WINTER'S COMING

An even-toned catalog of the preparations for winter observed by a small boy and girl around their farm. Cows are growing thick coats, the corn husks are thicker too, ducks and swans fly South, and the daddy-longlegs are coming indoors. The people, too, are getting ready—Dad chopping wood, Grandpa making sleds, Grandma knitting mittens, and Mother putting up preserves—and everyone is citing omens of a long hard winter. "Good," says the little boy. "I hope winter comes soon." Not resonant enough to be memorable, this does strike a quiet, expectant note, and though Knotts' scratchy, cross-hatched, winter-gray drawings lack the poetry of his illustrations for Barnstone's A Day in the Country (1971), they do their share to maintain the tone.

Pub Date: April 7, 1977

ISBN: 0152980369

Page Count: 32

Publisher: Harcourt Brace Jovanovich

Review Posted Online: April 17, 2012

Kirkus Reviews Issue: April 1, 1977

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A delectable bilingual experience.

¡VAMOS! LET'S GO EAT

From the ¡Vamos! series

Little Lobo is tasked with nourishing nine famished luchadores.

Following ¡Vamos! Let’s Go to the Market (2019), author/illustrator Raúl the Third and colorist Bay create a second installment in their bilingual series, ¡Vamos!, here following Little Lobo’s journey as he provides sustenance to hungry lucha libre stars. The cheerfully energetic anthropomorphic wolf reprises his role as a bike courier when he receives a message from El Toro and makes his way to el Coliseo, winding and weaving through busy streets. A mouthwatering experience follows as Little Lobo—accompanied by dog Bernabé and rooster pal Kooky Dooky—picks up tacos, diced fruit, freshly made tortillas, flan, and buñuelos from a gathering of food trucks. As in his other work, Raúl the Third imbues his pages with real-world and pop-culture references. An homage to Picasso’s Guernica, recognizable Ciudad Juárez–El Paso landmarks, a Chavo del Ocho inside a barrel, and even a Chapulín Colorado marionette all make the cut. Readers ignorant of these specifics will not feel left out: The busy pages filled with interesting characters and intriguing bilingual signage make readers wish they could jump into the pages and experience the bustling town. Bay’s comic book–style coloring and creative textures provide a deep cultural exposure to the lavish array of Mexican food throughout the spreads. After enjoying the story, readers will keep going back to savor all the minuscule details.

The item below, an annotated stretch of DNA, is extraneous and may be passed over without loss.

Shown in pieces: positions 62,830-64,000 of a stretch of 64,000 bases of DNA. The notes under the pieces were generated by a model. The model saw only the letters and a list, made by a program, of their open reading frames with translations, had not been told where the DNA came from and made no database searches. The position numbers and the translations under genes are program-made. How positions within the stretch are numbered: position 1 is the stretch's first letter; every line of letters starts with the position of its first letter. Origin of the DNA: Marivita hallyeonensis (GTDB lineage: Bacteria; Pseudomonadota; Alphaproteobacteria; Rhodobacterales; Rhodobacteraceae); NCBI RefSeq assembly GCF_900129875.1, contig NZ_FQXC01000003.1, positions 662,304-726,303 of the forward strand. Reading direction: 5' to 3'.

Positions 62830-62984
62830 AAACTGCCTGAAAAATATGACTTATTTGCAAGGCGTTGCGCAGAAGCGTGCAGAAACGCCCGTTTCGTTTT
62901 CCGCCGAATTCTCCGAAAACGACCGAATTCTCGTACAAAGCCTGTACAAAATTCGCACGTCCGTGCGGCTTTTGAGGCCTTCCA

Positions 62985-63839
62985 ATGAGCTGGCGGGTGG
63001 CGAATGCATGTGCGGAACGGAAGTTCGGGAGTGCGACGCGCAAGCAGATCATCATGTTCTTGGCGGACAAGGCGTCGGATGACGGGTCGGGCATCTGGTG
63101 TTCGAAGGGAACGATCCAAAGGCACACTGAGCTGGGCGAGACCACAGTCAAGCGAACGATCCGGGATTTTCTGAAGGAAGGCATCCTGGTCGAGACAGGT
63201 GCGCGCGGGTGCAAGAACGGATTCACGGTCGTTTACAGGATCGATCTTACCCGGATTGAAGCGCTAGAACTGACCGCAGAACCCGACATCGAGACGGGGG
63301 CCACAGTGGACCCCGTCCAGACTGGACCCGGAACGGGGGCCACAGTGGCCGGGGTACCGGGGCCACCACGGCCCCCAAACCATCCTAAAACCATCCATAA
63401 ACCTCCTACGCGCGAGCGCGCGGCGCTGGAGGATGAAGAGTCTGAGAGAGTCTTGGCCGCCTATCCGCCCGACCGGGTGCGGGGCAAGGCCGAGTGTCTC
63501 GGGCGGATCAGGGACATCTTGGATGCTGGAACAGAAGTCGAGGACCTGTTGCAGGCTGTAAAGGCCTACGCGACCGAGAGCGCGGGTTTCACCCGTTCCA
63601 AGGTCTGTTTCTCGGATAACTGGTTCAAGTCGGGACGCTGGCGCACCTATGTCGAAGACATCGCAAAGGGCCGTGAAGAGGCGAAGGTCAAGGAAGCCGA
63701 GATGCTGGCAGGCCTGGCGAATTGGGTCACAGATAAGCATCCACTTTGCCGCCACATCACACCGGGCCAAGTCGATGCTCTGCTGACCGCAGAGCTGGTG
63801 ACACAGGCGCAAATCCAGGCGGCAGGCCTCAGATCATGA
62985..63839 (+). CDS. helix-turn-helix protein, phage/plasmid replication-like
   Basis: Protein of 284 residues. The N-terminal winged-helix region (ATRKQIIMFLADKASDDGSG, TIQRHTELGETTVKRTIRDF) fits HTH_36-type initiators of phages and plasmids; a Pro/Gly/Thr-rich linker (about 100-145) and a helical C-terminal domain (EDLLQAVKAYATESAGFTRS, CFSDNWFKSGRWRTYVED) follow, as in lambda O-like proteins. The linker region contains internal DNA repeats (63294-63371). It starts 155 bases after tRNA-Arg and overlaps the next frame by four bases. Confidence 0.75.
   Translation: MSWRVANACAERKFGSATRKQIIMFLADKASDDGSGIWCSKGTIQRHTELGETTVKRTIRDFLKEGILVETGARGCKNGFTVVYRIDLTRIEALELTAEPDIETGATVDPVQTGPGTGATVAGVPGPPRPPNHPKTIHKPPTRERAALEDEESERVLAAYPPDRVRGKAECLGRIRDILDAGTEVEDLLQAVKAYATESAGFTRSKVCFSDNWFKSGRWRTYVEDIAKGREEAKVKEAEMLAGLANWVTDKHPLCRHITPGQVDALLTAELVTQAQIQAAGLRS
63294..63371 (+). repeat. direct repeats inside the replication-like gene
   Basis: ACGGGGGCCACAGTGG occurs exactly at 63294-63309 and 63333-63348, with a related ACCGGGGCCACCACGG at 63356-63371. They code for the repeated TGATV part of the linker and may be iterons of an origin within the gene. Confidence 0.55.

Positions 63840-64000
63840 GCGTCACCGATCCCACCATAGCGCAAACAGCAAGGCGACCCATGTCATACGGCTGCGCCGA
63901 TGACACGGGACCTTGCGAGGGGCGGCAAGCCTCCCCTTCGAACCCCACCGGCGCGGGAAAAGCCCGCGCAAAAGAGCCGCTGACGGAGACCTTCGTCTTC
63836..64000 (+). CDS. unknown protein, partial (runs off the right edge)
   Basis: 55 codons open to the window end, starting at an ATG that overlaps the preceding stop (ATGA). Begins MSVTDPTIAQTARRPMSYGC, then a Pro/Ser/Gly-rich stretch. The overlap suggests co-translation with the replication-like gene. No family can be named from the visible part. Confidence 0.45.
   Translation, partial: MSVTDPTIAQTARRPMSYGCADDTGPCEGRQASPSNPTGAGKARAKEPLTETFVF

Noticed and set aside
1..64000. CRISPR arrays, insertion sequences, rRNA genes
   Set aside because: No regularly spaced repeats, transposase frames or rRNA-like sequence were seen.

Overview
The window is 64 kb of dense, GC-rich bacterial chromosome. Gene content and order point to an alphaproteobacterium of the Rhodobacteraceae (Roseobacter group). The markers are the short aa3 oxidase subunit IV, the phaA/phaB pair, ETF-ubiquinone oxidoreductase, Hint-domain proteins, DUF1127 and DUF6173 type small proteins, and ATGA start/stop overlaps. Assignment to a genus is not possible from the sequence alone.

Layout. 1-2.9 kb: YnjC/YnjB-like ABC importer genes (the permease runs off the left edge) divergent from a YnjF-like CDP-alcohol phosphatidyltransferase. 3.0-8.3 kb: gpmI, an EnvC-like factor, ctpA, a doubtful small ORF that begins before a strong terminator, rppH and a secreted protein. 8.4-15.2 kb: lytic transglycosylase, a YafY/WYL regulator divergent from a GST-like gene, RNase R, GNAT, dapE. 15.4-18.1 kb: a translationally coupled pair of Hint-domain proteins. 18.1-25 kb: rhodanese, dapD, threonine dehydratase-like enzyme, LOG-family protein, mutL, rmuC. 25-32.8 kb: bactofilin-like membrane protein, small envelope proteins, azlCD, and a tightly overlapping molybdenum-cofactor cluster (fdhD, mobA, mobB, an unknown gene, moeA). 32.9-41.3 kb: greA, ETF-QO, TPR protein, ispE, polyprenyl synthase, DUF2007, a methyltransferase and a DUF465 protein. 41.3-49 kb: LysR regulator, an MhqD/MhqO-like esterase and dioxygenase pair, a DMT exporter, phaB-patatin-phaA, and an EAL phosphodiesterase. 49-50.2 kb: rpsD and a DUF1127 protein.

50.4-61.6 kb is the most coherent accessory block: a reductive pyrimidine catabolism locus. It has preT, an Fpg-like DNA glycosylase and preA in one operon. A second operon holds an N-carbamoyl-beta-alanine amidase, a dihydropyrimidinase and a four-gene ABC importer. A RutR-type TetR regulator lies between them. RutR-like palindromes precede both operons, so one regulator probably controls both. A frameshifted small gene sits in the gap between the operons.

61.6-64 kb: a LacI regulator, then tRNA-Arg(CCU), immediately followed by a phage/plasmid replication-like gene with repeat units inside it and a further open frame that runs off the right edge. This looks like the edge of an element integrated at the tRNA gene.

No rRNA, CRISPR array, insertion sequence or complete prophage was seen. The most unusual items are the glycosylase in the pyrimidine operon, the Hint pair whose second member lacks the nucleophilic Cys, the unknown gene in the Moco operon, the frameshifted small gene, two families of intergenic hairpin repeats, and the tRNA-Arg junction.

A delectable bilingual experience. (Picture book. 4-7)

Pub Date: March 24, 2020

ISBN: 978-1-328-55704-9

Page Count: 48

Publisher: Versify/HMH

Review Posted Online: Dec. 22, 2019

Kirkus Reviews Issue: Jan. 15, 2020

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GOLDILOCKS AND THE THREE BEARS

With the same delightfully irreverent spirit that he brought to his retelling of "Little Red Riding Hood" (1987), Marshall enlivens another favorite. Although completely retold with his usual pungent wit and contemporary touches ("I don't mind if I do," says Goldilocks, as she tries out porridge, chair, and bed), Marshall retains the stories well-loved pattern, including Goldilocks escaping through the window (whereupon Baby Bear inquires, "Who was that little girl?"). The illustrations are fraught with delicious humor and detail: books that are stacked everywhere around the rather cluttered house, including some used in lieu of a missing leg for Papa Bear's chair; comically exaggerated beds—much too high at the head and the foot; and Baby Bear's wonderfully messy room, which certainly brings the story into the 20th century. Like its predecessor, perfect for several uses, from picture-book hour to beginning reading.

Pub Date: Sept. 1, 1988

ISBN: 0140563660

Page Count: 36

Publisher: Dial Books

Review Posted Online: Oct. 26, 2011

Kirkus Reviews Issue: Aug. 15, 1988

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